As you might have guessed from the captions, there’s a card for each of Nolan’s 7 no-hitters. And, of course, there’s a card of Nolan astride a horse, because why not? It also looks like the horse is standing on second base – on a baseball field on Mars. I already owned a couple copies of the 5th no-hitter card – Nolan’s only one with the ‘Stros, so this got me to halfway on the set build. But wait, you ask, seven no-hitters and the horse card only make 8 – what are the other two? Ah, how astute of you! The other two highlights featured on cards 8 and 9 are Nolan’s 5000th strikeout and his 300th win. So yeah, the Rangers get four cards in the checklist – five if you count the horse card.
Oh, but that’s not all! Because Ryan and I turned around and made another swap in February. That’s right, this is a two trade post! Again, I unloaded a hefty stack of unwanted cards – this time around 90 basketball cards, and got back a tidy little package of ‘Stros and other interesting cards.
Tucked away in there was this sweet 90’s insert of Derek Bell from 1996 Score. This one was called Numbers Game, for those of you who can’t read the foil, and if I recall right a similarly named insert was put into the Hoops basketball set around the same time. Man I loved those uniforms.
A pair of hot prospects. This 1992 Score Ryan Bowen is actually the error version of the card, which is missing the “Rookie Prospect” stripe that goes above the position designation. It was also the last card I needed for the team set. I think I had this Maysonet but got it signed – or maybe that was a different Bowman card of his. Those 3-4 years all run together for me, particularly because I wasn’t collecting at the time they were released.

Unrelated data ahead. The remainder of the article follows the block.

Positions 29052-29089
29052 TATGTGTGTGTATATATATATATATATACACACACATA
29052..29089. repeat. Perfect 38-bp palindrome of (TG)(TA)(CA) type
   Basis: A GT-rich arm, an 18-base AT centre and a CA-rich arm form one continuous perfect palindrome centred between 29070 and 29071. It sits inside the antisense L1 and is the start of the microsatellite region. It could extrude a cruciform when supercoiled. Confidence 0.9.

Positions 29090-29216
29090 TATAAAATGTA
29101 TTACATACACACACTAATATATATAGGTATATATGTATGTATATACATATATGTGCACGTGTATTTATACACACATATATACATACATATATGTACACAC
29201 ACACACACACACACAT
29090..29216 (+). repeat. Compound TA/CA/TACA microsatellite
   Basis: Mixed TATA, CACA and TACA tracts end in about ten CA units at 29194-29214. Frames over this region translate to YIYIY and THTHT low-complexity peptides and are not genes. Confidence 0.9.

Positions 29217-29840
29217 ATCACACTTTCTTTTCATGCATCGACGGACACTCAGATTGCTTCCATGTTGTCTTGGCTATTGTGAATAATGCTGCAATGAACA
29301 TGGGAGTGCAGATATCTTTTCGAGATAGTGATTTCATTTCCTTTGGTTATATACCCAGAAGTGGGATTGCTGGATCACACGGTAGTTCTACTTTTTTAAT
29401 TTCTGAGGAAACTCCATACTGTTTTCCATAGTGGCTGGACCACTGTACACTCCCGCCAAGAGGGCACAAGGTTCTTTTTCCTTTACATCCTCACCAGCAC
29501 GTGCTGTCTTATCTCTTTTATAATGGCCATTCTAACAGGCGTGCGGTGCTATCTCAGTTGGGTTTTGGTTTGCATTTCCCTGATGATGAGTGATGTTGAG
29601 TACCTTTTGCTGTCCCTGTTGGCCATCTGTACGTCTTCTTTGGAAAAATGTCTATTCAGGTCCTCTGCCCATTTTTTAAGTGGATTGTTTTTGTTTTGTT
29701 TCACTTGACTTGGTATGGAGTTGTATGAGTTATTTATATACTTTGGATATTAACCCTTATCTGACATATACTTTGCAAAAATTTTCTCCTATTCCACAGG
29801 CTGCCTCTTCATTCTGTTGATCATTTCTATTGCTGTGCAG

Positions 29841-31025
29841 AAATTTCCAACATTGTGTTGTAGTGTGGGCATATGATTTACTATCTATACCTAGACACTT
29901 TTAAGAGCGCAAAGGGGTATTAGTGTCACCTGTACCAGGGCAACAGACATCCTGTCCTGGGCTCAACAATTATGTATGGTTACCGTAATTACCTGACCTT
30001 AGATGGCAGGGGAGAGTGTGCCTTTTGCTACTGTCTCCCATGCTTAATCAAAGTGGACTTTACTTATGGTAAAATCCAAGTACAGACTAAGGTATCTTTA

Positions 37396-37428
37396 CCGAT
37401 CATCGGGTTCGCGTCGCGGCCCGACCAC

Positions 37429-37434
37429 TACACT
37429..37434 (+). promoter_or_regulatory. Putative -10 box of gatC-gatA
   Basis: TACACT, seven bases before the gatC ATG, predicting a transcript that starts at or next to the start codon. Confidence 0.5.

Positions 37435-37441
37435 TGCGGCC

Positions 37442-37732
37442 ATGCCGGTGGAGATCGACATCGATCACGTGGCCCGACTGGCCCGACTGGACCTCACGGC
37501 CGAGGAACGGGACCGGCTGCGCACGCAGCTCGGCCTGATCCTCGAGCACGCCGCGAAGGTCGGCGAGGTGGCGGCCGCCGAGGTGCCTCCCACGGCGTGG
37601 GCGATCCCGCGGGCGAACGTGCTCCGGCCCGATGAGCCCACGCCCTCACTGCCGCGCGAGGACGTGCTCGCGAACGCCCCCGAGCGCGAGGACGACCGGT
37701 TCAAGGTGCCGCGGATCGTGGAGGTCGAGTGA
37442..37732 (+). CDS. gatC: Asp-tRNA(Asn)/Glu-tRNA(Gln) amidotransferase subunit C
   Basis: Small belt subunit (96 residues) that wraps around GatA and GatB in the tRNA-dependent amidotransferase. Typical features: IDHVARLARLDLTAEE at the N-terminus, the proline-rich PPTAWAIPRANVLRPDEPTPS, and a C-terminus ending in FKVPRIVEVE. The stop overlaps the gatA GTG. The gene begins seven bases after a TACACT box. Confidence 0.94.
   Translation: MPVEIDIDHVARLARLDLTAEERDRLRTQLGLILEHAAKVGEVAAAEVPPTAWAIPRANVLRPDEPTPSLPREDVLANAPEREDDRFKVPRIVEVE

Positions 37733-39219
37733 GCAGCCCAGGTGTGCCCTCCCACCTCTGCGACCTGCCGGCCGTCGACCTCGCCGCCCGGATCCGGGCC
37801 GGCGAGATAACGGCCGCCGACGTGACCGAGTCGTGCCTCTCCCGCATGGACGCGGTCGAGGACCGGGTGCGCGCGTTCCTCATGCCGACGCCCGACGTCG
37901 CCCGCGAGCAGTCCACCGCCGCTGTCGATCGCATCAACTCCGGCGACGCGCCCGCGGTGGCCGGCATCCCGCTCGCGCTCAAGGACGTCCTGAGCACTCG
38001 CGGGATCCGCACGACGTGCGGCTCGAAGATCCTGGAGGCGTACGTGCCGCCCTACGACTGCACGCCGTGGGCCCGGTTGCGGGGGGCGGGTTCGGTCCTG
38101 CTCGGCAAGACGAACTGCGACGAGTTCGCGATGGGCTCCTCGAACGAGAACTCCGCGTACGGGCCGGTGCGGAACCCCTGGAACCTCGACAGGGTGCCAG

Another pair of fan favorites. These are both pretty elegant sets in a way. I’ve always loved the huge last name going on in the 1993 Triple Play set – and the similarly formatted Nickname inserts work excellently. The 1999 Victory set was Upper Deck’s initial offering of the brand, and it’s a delightfully simple layout. Perhaps it could use a team logo on the front, but there’s really nothing to nitpick here. It was a lower price point set targeted at kids, and the 1999 design is vastly superior to its 2000 follow-up issue. Two thumbs up from this guy.
Yoooooo, I love these Donruss baseball stand-ups from their All-Star sets in 1987 and 1988. The 1986 set had these as well, but they were oversized – extra tall. I only had one of these as a kid, a Terry Steinbach whom I proudly folded and stood on my bookshelf. I decided to start slowly chasing these as well.
Finally, we’ll close with a couple of HOFers that fall into different sections of my collection. I’ve had a little Killer PC going for a while – a few vintage cards from his playing career, a few of the more interesting contemporary issues, and some of the 80’s-90’s goodness from the “third wave” of flashback sets that were released. I’d consider the early Fleer sets from the 60’s the first wave, with the TCMA sets of the 70’s being the second wave. Then you have all that glorious 80’s and 90’s cardboard. Anyhow, this lovely red-bordered 1993 Action Packed card is a welcome addition to the collection. I picked up the Gibson in hopes of pursuing that Ziploc set over time. I know I also have the Brooks Robinson from the set. Hooray for food issues!
Thanks for the trades, Ryan! Let’s put another one together soon.